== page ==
While millions of calls arrive each year to the National Domestic Violence Hotline, one expert says these statistics are not beginning to tell the story of the often hidden victims of such abuse.
âRight now we have between 10 (million) to 20 million adults walking around who were children of domestic violence,â speaker and professional counselor Alicen J. McGowan told Center supporters this week. for Family Violence Prevention.
McGowan, author of “We Hid Under the Table,” was the guest speaker for the centre’s annual fundraising event on domestic violence, presented virtually Thursday due to COVID-19. “Domestic violence through the eyes of a child” was taped at the Greenville Convention Center on Tuesday, where a limited audience of C4FVP board members and staff gathered for National Human Rights Awareness Month. domestic violence.
Executive Director Laura King said she was embarrassed to admit that despite years of experience working with people with domestic violence, she was not really aware of the long-term effects on children.
âWe see victims who have been beaten, we see victims who have been burned, victims who have lost their teeth,â she said. âTo the side, looking at this, hidden in fear, are the children. What does it do to them?
Experience taught McGowan, a therapist for child and adult abuse survivors, the unfortunate answer to that question. Young survivors, she said, often become underachievers who turn to alcohol, drugs or other vices in an attempt to escape a painful past. Some see the cycle repeat itself in their adult lives.
On Tuesday’s recording, McGowan shared the story of counseling a parolee whose nickname was “Juice” while practicing in Illinois. The man, who had served a seven-year sentence for a violent crime, never knew his father, who died in prison. He was raised by a mother who was too drug addicted a prostitute to protect her son from abusing clients.
As a child, âJuiceâ rarely missed school because it was the only place he could rely on for food. By the age of 10, he had joined the gang that would lead him to commit crimes that ultimately put him behind bars.
âThe reason I wanted to tell you about him,â said McGowan, âwas if a person in this school system or a person in this apartmentâ¦ a person recognized a child who was hungry and ate like he had never eaten. previously – because he didn’t – or had his head down on the tired school desk, this child might have had a different life.
Thursday’s virtual presentation included the story of McGowan’s former colleague at the University of Massachusetts Lowell, a woman who grew up with domestic violence. As a child, after seeing her father kill her mother, the young girl recovered a gun that her mother had given her for protection. When his father reached out to take it, it exploded, piercing his heart.
âIn less than 5 minutes, she lost both parents,â McGowan said.
With no family to welcome her, the girl was sent to a juvenile detention center while she was still in primary school. She remained institutionalized until her adoption by a social worker during her adolescence.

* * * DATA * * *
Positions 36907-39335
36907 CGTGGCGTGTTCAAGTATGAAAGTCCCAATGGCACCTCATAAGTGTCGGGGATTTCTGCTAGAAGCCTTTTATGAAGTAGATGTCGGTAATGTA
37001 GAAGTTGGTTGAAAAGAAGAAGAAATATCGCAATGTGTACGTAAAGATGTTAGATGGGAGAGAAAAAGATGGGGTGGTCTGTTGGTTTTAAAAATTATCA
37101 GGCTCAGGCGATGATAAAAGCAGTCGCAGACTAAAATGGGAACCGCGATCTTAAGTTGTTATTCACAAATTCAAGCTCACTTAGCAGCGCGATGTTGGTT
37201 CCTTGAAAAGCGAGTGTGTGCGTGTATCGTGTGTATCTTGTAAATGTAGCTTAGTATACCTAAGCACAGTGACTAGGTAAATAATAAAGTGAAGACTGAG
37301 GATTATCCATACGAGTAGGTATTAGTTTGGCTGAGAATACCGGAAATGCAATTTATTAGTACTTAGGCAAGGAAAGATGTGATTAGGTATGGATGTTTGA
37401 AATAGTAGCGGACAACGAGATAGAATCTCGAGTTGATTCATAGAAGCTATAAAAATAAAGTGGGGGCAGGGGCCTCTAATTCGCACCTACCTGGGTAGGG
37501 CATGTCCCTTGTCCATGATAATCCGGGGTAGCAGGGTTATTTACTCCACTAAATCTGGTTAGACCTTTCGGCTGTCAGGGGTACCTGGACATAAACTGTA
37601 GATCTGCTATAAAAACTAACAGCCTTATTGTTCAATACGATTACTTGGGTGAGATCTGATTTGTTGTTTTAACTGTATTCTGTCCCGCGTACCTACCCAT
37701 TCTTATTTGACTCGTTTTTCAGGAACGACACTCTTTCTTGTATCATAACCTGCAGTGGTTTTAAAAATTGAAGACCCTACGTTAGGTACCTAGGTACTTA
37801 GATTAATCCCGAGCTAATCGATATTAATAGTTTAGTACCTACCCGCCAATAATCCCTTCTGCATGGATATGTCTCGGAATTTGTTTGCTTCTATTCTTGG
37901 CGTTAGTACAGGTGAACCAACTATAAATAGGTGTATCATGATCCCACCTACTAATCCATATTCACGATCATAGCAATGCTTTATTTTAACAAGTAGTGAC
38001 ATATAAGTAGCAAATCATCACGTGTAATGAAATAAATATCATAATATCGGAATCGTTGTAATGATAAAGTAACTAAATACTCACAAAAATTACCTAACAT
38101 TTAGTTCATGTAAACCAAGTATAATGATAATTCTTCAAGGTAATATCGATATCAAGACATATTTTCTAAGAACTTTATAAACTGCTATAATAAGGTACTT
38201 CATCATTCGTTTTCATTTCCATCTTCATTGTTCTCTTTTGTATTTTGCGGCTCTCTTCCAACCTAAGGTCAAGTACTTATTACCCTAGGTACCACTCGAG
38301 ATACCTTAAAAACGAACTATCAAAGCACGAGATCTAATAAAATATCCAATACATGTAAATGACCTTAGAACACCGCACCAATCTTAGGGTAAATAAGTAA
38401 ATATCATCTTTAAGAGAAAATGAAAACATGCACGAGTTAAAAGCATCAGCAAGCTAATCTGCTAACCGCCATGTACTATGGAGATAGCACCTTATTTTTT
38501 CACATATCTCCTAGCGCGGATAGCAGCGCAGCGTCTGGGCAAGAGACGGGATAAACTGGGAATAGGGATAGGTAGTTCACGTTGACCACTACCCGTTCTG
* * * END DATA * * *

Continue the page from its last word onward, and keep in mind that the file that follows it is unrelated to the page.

Perhaps the most poignant story told by McGowan is that of the unstable marriage of Charlie, a gambling addict, and his wife, Irene, whose young daughter and son were woken up at night by the sounds of their mother. threatening their father with a knife. Like the other stories McGowan told, it started out as a third-person account, but then evolved to reveal his personal nature.
âI was 5 and he (my brother) was 4, and night after night we had to hear that, my mom and dad fighting like that,â she said. “My mother was threatening to kill him, and telling him, ‘Put away the knife’ because he was afraid she would.”
The violence in her childhood home then shifted from parents to children. McGowan remembers a classmate noticing streaks of blood on the back of her dress from where her mother had hit her with a wire hanger. The beatings lasted for years, until McGowan determined she was old enough to defend her brother.
“Didn’t bother me so much to fight, but to beat him?” ” she said. âSo one day when I’m 11, she’s going to beat him, and I was standing right in front of her between him and her. I made eye contact and said, ‘Don’t ever hit my brother again. You can beat me as much as you want, but you’ll never hit my brother again. And that was the last time she beat us.
Many of the stories are detailed in McGowan’s book, which was published last year. It was dedicated to his brother, Charles, who died in 2019 of ALS. McGowan, who recently moved from Chicago to Martin County with her husband, was diagnosed with metastatic cancer.
“These are often end products for children who have been abused,” she said of a host of physical conditions believed to be linked to previous childhood trauma.
McGowan’s second book, “We Survived Despite the System,” is due out this month.
âI want you to know that I went through this,â she said. âI wish I had a place to go.
âThis center is so important to this communityâ¦ because it gives people a place to go,â said McGowan. “It’s a safe place.”
The Family Violence Prevention Center offers family services including counseling for children, child rearing classes, supervised visits and supervised exchanges (which eliminate interaction between visiting parents and custodial parents) . The private, non-profit agency, funded by federal, state and local grants, has offices in Pitt, Martin and Washington counties.
âWe’re trying to share with the community what’s really going on under our noses,â King said. âWe have to stop the violence. We must end it in our homes and in our community.
âIf we don’t stop the violence, we are actually covering the next generation of perpetrators and victims.